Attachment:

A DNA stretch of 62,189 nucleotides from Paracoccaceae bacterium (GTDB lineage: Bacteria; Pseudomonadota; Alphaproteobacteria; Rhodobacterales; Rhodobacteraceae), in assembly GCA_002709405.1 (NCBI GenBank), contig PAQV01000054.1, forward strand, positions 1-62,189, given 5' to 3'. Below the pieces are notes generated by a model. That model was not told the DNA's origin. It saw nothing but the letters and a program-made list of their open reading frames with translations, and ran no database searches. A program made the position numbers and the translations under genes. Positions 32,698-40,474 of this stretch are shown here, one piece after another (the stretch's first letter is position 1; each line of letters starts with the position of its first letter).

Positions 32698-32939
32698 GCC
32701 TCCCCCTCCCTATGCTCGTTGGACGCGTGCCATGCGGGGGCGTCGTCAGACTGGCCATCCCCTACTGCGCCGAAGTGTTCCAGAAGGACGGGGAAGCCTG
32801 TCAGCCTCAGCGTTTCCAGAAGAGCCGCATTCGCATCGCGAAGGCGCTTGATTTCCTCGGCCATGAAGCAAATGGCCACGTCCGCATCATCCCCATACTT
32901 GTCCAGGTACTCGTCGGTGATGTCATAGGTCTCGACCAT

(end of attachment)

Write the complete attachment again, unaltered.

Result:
A DNA stretch of 62,189 nucleotides from Paracoccaceae bacterium (GTDB lineage: Bacteria; Pseudomonadota; Alphaproteobacteria; Rhodobacterales; Rhodobacteraceae), in assembly GCA_002709405.1 (NCBI GenBank), contig PAQV01000054.1, forward strand, positions 1-62,189, given 5' to 3'. Below the pieces are notes generated by a model. That model was not told the DNA's origin. It saw nothing but the letters and a program-made list of their open reading frames with translations, and ran no database searches. A program made the position numbers and the translations under genes. Positions 32,698-40,474 of this stretch are shown here, one piece after another (the stretch's first letter is position 1; each line of letters starts with the position of its first letter).

Positions 32698-32939
32698 GCC
32701 TCCCCCTCCCTATGCTCGTTGGACGCGTGCCATGCGGGGGCGTCGTCAGACTGGCCATCCCCTACTGCGCCGAAGTGTTCCAGAAGGACGGGGAAGCCTG
32801 TCAGCCTCAGCGTTTCCAGAAGAGCCGCATTCGCATCGCGAAGGCGCTTGATTTCCTCGGCCATGAAGCAAATGGCCACGTCCGCATCATCCCCATACTT
32901 GTCCAGGTACTCGTCGGTGATGTCATAGGTCTCGACCAT